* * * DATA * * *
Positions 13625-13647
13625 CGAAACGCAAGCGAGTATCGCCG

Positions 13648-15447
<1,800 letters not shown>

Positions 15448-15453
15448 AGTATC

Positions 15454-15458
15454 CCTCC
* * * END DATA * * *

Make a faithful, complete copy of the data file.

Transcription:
Positions 13625-13647
13625 CGAAACGCAAGCGAGTATCGCCG

Positions 13648-15447
<1,800 letters not shown>

Positions 15448-15453
15448 AGTATC

Positions 15454-15458
15454 CCTCC